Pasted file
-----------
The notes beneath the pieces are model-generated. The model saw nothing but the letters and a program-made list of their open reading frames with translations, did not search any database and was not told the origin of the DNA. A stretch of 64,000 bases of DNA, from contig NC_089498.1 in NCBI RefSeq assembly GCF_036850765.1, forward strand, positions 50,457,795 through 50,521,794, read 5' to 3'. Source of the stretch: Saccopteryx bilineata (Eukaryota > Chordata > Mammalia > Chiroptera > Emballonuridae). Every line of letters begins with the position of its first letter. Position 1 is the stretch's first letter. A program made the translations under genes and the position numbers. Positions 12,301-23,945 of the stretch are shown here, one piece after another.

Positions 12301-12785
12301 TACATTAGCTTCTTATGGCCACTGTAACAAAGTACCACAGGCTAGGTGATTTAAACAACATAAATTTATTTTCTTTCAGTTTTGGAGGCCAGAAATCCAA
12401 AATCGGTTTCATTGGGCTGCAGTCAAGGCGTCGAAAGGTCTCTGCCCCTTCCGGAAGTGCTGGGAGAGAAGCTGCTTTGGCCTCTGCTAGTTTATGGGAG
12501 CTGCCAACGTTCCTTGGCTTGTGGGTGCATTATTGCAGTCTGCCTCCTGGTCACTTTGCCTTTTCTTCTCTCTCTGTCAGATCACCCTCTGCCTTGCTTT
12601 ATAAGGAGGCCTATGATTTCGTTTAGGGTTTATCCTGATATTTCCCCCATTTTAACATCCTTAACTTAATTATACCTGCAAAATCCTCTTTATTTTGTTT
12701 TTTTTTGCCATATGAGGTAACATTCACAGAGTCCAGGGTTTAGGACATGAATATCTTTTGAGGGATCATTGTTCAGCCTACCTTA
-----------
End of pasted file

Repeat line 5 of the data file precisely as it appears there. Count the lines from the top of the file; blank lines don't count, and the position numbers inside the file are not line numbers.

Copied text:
12501 CTGCCAACGTTCCTTGGCTTGTGGGTGCATTATTGCAGTCTGCCTCCTGGTCACTTTGCCTTTTCTTCTCTCTCTGTCAGATCACCCTCTGCCTTGCTTT